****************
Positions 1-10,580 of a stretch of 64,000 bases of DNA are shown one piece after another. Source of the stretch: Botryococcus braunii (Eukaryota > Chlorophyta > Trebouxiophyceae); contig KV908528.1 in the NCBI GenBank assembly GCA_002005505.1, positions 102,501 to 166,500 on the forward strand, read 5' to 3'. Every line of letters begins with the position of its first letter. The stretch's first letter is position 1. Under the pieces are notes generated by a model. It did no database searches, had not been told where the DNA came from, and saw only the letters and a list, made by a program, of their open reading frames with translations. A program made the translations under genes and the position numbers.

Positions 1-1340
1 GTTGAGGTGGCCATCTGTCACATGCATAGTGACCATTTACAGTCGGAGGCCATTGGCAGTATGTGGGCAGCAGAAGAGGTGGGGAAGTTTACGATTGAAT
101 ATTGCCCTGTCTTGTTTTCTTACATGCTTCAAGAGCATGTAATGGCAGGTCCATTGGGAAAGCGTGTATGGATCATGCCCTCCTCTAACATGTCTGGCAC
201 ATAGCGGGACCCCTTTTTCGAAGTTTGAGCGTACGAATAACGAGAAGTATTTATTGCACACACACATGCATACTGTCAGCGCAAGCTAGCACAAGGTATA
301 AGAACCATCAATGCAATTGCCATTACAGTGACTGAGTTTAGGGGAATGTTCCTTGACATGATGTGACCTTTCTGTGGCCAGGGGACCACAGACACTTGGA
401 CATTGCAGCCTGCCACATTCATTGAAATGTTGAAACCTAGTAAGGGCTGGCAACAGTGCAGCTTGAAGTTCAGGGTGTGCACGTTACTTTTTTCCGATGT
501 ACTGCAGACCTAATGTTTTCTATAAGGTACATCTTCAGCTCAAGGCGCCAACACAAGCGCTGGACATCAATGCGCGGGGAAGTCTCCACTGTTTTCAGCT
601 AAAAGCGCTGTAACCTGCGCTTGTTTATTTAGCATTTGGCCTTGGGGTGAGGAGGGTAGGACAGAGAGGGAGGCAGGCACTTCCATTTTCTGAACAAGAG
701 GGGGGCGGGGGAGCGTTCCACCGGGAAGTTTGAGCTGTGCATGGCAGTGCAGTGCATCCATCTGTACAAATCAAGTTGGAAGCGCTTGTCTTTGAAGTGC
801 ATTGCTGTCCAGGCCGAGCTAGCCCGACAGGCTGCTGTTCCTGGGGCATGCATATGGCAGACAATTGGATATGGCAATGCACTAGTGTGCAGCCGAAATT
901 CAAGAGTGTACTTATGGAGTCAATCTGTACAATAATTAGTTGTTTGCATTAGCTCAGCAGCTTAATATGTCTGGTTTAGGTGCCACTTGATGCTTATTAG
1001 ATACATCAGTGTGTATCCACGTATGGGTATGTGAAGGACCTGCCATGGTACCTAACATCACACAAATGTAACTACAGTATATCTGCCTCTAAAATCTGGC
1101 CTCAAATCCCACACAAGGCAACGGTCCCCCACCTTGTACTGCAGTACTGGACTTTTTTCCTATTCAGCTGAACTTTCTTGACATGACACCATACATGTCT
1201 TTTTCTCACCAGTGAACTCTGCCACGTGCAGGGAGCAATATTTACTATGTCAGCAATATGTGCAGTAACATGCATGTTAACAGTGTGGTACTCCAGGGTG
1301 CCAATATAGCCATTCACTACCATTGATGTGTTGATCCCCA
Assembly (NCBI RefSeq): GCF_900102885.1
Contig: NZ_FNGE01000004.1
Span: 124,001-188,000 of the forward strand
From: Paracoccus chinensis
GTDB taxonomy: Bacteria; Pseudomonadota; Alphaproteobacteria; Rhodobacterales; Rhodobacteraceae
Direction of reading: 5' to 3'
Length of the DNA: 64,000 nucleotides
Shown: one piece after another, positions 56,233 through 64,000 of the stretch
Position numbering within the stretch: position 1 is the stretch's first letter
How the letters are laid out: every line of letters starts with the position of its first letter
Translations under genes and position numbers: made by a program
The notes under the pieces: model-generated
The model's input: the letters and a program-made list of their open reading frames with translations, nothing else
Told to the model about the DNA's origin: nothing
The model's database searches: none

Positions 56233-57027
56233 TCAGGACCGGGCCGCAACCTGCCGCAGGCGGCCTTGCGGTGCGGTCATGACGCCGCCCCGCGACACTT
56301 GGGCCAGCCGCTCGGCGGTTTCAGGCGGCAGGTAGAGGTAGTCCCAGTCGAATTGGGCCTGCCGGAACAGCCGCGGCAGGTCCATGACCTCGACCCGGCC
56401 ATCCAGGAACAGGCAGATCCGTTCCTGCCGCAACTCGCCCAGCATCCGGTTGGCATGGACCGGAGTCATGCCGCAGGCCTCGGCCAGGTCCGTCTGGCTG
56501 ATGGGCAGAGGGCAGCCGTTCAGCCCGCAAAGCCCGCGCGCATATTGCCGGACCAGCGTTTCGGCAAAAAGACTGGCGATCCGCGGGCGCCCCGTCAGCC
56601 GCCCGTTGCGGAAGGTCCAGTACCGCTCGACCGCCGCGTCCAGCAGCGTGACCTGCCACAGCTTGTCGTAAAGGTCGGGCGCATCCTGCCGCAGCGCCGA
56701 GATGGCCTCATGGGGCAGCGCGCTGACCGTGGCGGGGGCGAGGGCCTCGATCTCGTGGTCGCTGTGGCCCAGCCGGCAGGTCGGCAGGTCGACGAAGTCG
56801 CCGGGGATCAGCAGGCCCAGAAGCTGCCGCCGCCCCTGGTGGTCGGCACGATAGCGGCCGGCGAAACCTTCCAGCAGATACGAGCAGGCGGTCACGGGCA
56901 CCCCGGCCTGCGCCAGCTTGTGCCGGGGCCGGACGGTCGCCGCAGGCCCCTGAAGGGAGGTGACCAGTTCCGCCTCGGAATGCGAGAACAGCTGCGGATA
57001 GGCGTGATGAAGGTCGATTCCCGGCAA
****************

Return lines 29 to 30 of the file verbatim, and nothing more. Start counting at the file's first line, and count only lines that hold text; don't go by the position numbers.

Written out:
The model's input: the letters and a program-made list of their open reading frames with translations, nothing else
Told to the model about the DNA's origin: nothing